Are you looking to hire a personal trainer? The odds are that they won’t tell you any of these five things before signing you on. But it’s not because they are being malicious or trying to scam you.
Instead, some of these subjects are irrelevant, and may even hinder your progress if you knew them. But under the right circumstances, they can also help you on your fitness journey
1. You don’t have to hire them to see results
You can imagine why your trainer would not share this information with you. Many people have completely transformed their physical health without the help of a trainer. By sheer discipline, they’ve identified the best diets, adopted a fitting exercise routine, and powered through.
Most people hire a trainer because they need someone to motivate them to work out or to stick to the best lifestyle for them. They may also need guidance on the best exercise routine to get them in shape.
If that’s you, don’t stress about it. It’s better to hire a professional than to go out on your own, hurt yourself, and then pay double – for treatment and training.
Here’s another statistic to make you feel great about hiring a trainer: The number of personal trainers in the US alone is expected to grow by 8% in the next few years because of the increased demand for their services.
2. Not all physiques are attainable
The longer and harder you wish to train, the more money your trainer will make. So it’s in their best interest that you aim as high as possible, even if you’re trying to become like Arnold in his prime.
Many trainers will, however, tell you that some physiques are a far cry from what most people can achieve. The keepers will even tell you about all the work and dedication that goes into it. But if you’re insistent on getting as big as possible, they probably won’t stop you.
There’s a fine line here, however. A great personal trainer will want you to have realistic goals so they can help you achieve them faster. Realistic goals also equal achievable milestones. And as you reach these milestones, you find more motivation to keep going.
If you stay focused on the unattainable, you may quickly lose motivation which is bad for you, and for your trainer’s track record.
3. Not all personal trainers are natural
In the fitness industry, a “natural” is someone who doesn’t take steroids. Many personal trainers cycle on and off steroids and it’s not necessarily a bad thing.
Steroids can help you build muscle faster, recover faster, and achieve your dream physique really quickly. As you get older, they also help to override your natural body tendencies by speeding your metabolism instead of it slowing down.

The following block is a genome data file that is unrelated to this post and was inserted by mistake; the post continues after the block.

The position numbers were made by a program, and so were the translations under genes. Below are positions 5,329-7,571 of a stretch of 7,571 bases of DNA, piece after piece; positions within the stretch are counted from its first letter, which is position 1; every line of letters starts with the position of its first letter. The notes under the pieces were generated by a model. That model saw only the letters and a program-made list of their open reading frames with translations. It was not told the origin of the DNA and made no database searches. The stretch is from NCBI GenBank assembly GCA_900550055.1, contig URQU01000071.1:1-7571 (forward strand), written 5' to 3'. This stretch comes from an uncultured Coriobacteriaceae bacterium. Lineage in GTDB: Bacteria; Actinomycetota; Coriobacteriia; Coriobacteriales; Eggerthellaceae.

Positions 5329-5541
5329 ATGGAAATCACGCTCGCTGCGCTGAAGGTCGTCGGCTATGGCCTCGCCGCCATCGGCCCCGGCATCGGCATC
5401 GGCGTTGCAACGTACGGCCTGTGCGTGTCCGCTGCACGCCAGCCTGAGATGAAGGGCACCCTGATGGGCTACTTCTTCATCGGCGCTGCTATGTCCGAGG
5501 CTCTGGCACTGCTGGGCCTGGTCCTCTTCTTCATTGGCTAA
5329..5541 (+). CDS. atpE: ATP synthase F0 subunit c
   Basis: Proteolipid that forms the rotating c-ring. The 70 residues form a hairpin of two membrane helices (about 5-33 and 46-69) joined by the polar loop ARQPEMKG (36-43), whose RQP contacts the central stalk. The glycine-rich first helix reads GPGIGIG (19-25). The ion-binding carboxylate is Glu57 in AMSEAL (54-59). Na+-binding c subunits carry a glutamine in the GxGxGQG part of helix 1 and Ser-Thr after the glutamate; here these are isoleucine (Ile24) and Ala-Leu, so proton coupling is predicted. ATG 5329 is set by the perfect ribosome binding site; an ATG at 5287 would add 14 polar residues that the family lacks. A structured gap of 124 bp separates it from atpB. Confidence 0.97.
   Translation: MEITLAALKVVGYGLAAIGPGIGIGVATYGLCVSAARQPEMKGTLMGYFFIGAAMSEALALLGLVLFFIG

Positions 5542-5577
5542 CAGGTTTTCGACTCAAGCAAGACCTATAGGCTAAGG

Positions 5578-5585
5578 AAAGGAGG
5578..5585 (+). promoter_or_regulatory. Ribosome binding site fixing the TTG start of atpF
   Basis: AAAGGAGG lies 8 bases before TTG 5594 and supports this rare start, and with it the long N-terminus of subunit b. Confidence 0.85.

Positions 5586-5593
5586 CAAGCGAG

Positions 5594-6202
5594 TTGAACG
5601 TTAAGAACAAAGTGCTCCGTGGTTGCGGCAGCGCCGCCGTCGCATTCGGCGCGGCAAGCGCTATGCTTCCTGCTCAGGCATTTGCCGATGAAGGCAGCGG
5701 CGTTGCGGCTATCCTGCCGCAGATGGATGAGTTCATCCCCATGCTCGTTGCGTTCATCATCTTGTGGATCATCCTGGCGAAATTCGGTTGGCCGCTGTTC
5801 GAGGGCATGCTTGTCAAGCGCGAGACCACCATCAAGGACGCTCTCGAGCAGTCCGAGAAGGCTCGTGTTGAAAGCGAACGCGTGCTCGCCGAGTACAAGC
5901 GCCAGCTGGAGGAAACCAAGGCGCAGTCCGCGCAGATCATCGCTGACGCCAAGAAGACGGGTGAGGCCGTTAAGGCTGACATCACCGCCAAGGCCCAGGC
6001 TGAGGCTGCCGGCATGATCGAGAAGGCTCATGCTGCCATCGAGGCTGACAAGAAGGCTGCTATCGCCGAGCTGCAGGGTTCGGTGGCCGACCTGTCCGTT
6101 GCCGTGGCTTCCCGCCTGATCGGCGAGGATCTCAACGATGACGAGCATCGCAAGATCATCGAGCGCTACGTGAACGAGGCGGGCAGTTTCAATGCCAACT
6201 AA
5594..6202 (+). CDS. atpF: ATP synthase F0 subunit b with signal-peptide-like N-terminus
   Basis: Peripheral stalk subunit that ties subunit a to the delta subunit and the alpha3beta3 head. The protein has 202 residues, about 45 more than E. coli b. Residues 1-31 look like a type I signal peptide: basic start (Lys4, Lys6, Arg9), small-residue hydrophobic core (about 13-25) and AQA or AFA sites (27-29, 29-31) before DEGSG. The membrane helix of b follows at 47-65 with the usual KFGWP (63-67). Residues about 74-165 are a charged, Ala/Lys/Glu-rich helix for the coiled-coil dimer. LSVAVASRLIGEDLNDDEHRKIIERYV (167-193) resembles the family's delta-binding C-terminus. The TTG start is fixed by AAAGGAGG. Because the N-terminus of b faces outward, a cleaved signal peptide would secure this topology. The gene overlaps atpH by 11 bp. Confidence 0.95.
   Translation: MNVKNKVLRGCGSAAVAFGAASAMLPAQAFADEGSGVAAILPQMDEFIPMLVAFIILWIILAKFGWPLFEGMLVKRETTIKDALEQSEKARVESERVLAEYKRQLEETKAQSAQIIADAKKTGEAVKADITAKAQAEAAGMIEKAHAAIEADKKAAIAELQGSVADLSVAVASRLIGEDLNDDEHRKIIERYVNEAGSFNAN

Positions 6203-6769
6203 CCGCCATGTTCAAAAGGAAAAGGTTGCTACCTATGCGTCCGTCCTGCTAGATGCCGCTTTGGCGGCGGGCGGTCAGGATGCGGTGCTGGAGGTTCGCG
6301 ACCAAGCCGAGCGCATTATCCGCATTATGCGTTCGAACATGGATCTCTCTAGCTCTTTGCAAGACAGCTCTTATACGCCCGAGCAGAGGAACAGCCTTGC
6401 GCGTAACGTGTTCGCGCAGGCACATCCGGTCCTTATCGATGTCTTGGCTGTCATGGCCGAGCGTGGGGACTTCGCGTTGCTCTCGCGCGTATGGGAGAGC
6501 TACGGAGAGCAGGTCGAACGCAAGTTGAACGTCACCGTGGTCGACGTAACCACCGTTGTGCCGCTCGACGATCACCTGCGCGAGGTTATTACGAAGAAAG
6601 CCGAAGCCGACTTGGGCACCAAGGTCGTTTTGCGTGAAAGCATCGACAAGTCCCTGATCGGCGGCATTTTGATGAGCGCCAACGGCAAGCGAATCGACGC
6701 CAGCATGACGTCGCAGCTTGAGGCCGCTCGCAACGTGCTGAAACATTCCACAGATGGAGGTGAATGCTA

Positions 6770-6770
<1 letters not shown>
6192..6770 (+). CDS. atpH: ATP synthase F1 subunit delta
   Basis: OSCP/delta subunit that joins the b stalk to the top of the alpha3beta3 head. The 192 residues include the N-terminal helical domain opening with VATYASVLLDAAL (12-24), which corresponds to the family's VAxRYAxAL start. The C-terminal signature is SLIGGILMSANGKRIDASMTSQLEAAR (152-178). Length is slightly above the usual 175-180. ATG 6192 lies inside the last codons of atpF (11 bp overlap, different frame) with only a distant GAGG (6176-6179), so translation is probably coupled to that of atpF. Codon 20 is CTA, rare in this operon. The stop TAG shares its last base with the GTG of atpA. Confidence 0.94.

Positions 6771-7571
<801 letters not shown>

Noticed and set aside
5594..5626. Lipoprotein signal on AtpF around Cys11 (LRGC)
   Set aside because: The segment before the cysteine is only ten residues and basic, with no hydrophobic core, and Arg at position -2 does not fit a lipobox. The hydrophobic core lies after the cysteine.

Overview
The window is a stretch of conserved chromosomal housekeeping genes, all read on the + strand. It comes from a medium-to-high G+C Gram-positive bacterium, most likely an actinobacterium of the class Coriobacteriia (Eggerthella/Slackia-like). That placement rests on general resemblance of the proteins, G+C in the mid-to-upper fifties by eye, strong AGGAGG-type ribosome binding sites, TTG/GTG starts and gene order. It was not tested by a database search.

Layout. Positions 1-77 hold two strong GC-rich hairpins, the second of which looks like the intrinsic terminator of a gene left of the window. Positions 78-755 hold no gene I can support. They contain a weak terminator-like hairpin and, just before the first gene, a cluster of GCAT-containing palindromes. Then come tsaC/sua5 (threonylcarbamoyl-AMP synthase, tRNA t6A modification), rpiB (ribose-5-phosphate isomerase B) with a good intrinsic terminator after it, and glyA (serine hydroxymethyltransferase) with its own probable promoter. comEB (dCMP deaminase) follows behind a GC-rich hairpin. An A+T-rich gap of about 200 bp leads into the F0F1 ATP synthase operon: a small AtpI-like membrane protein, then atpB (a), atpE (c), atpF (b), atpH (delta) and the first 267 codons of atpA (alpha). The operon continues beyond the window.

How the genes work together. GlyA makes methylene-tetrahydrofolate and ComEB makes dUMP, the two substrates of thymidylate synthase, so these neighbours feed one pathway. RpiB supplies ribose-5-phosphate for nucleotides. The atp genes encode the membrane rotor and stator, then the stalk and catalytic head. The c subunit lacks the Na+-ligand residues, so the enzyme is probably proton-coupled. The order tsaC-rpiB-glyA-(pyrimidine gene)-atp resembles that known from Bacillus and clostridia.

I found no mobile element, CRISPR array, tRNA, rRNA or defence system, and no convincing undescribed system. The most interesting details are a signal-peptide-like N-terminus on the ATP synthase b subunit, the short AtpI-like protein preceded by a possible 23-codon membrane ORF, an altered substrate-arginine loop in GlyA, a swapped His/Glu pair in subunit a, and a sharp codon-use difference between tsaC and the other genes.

Most personal trainers won’t tell you they are on gear (steroids) because of how the substances are viewed. People who don’t understand think taking steroids is cheating. But the truth is steroids without exercise won’t get you very far. You still need to put in the work to get results.
Another reason your trainer won’t tell you about their steroids is that they don’t want you to view their physique in a different light. Most trainers get hired based on how they look so if you knew they used gear, you may somehow lose faith in their ability.
4. The certifications may not mean much
How do you decide if a personal trainer is qualified? Their certification, physique, and client track record, right? But as we’ve seen, judging by the physique isn’t necessarily the best approach. But using certifications isn’t perfect either.
That’s because there are so many organizations offering personal trainer certifications these days. As someone outside the industry, it’s impossible to keep track of all of them. What most people do is, Google “top personal trainer certifications” and check to see if a trainer has any of the top ones.
But as an unbiased party, I can tell you that most of these certification bodies teach pretty much the same thing. And it doesn’t necessarily reflect the trainer’s competence. Just like with hiring a qualified health and fitness copywriter, The most reliable way to judge a personal trainer is to look at their track record.
5. A 6-pack isn’t the end all be all of physical fitness
You’d be surprised at how many people hire a fitness trainer just to get a six-pack. They want to look shredded with visible insertions all the way to the hip. But a six-pack isn’t necessarily the definition of fitness.
Whether or not your trainer shares this information with you depends on how likely you are to achieve the goal. If they believe you can make lifestyle adjustments, eat healthily, and put in the work, there’s no harm in aiming for a six-pack.
However, they may also tell you about other, more reliable, measures of fitness. These include your waist-to-height ratio, your BMI, your cardiopulmonary endurance, and even your base strength level.
Plus, most people that have a six-pack will tell you that they appear and disappear depending on the time of day, what they’ve eaten, and a combination of other factors.
If you’ve lost a ton of water that day, your stomach is empty and you’ve just finished a gym session, your 6-packs will be clearly visible. That’s very different from if you’ve had a big lunch, some salty snacks, and have been lying down all day.
The bottom line
If you have a personal trainer, you’ll know that the trainer-client bond is special. They give you great advice and encourage you to push past your limits. Now that you know these five facts, I hope you’ll see your trainer in a different light, and appreciate their work even more.